I have guided anglers into many more salmon than I can remember. I’ve stood at tidewater and cast to fish as they entered river systems. But I had never seen salmon cruise a beach within range of an average fly caster. I spent most of the next day in knee-deep seawater casting to packs of pinks rushing past in the surf. The fish aren’t quite so aggressive in the ocean as they are in the river, but they still eat, and it’s sight fishing, watching the chase, the attack.
That afternoon I saw my first silver salmon of the trip. It was leading a group of pinks through the waves, its back glowing green, tail etched with black. My excitement interfered with my cast, and the fly landed well to the side of the fish and off angle, so that, when stripped, it jerked along his side instead of in front of him. As soon as the fish saw that marabou monstrosity, he turned off course, inhaled it, and carried my backing out to sea.
The fishing continued to be so good all week that to describe it in detail would be tedious. The marketing slogan for the camp is “500 Million Fish, 100 Thousand Bears, and You, with One Fly Rod.” When I asked Russ, the camp owner, where he got the statistics, he said he contacted the Alaska Department of Fish and Game and asked for estimates about bear and freshwater fish populations in the state. The bear number was easy, as those species are closely tracked and managed, but the biologist balked at the fish count.
We loaded back into helicopters and explored nearby drainages so thick with silver salmon that, after a couple of hours, catching them began to feel routine.
“I have no idea.”
Russ worked on him. “Yeah, I don’t need an exact figure or anything. Just a general idea, your best guess.”
This was a biologist, not a writer or an advertising agent. He didn’t do guesses. He did estimates based on corroborated data. Though Russ was once an engineer with a similar affinity for objectivity and numeric precision, he’s spent enough time in Alaska to accept a touch of romantic representation. He did some Google searching and settled on 500 million. The slogan conjures a strong image, and one that accurately captures how I felt much of the time I was there, regardless of veracity.
We hiked up the river valley and caught Dolly Varden in slow pools below spawning salmon. We took a boat into the bay and threw heavy sinking-tips to cod and small halibut. We anchored on kelp beds and caught black rockfish on flies until we got bored. We loaded back into helicopters and explored nearby drainages so thick with silver salmon that, after a couple of hours, catching them began to feel routine. The fishing was so consistent and so excellent that I found myself doing exactly what I often suggest to others and usually fail to do: tucking my rod under my arm, looking around, and appreciating where I was.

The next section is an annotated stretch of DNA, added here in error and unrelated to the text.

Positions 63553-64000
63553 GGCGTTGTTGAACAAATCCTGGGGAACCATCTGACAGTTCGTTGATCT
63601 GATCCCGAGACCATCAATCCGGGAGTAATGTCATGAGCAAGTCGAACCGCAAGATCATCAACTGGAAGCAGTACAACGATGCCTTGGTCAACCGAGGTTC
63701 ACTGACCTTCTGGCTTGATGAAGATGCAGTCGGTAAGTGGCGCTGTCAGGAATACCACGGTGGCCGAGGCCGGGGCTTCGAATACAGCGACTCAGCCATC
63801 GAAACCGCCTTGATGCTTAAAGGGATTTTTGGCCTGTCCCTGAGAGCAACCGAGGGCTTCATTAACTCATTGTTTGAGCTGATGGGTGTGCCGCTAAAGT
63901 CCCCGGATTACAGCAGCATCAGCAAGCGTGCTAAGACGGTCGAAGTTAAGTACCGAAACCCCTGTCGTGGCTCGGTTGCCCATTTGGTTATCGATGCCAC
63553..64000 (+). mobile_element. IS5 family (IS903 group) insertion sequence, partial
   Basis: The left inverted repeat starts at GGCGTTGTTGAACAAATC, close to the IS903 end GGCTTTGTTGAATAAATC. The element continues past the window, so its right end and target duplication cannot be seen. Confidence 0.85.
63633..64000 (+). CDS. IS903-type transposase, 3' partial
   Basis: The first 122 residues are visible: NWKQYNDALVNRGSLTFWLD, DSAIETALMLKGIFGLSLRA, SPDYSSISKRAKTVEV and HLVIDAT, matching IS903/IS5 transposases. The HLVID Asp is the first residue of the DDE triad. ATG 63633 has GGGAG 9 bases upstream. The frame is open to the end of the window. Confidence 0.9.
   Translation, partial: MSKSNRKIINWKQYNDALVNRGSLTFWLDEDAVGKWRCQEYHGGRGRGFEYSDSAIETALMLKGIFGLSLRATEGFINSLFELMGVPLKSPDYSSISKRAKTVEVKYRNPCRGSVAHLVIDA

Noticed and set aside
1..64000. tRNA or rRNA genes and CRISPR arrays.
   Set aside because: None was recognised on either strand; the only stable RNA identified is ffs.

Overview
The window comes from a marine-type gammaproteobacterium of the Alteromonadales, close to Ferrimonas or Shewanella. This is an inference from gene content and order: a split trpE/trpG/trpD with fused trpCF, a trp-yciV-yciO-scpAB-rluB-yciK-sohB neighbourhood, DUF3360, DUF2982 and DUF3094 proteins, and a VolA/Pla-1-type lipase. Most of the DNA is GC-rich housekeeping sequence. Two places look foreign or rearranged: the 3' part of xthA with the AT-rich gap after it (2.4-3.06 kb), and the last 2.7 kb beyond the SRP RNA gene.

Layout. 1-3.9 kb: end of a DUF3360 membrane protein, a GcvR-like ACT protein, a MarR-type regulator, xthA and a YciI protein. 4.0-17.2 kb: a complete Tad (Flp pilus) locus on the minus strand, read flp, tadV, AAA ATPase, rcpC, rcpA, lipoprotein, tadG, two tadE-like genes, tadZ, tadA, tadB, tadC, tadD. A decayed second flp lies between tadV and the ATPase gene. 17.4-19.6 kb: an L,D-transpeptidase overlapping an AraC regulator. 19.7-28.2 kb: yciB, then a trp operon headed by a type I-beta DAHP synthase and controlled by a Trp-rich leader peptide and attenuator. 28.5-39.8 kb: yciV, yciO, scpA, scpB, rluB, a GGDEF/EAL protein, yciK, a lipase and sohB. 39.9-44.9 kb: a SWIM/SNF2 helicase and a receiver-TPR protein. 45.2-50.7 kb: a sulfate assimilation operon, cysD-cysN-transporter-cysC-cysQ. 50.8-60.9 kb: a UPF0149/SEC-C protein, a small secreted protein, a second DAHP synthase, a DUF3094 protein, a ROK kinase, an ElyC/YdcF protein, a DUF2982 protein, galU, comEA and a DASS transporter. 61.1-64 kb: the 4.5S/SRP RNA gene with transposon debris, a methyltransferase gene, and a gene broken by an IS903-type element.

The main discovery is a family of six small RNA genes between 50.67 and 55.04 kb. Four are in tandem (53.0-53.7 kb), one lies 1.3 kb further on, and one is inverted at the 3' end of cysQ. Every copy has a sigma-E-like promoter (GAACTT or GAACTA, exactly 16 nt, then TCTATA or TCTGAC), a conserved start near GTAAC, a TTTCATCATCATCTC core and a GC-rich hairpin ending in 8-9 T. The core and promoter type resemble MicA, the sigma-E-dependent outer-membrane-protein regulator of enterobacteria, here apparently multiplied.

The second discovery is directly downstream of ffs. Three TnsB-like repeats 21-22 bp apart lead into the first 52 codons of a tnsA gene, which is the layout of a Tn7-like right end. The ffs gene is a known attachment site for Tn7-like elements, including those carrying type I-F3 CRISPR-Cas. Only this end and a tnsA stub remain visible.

Despite the scenery, the wildlife, and the fishing, my favorite hour of the trip was musical. As the setting sun lit clouds hugging the ridges, the guides worked their fretboards with cracked and callused fingers, leaving space for solos and vocal improvisations. On the tidal flat below, bears pulled salmon from pools and eddies. A sow lay on her back and let her cubs suckle. Birds glided overhead, and short-tailed weasels hid in the surrounding grass, hoping for food scraps. The assembled guests broke into applause and then rushed for their cameras, hoping to catch a sliver of the scene to take back to Houston, San Antonio, Boston, or in my case, Montana.
We were all hoping to hoard some remnant sublime moment. A few days later, all of us guests would leave this remote valley, but these men would remain for another month of 14-hour days. Running a fishing camp in an environment as harsh as it is breathtaking is hard work; guitars and music provide necessary distraction.
But the concert wasn’t for our benefit, and I felt a sense of intrusion, like catching someone through a lit window dancing alone across a room. I envied them some, but mainly I felt gratitude to be there, to be listening to them, and seeing the bay stretch out beyond.
Miles Nolte misses his summers in Alaska, but Montana isn’t a bad alternative. More of Derek DeYoung’s art can be seen at www.derekdeyoung.com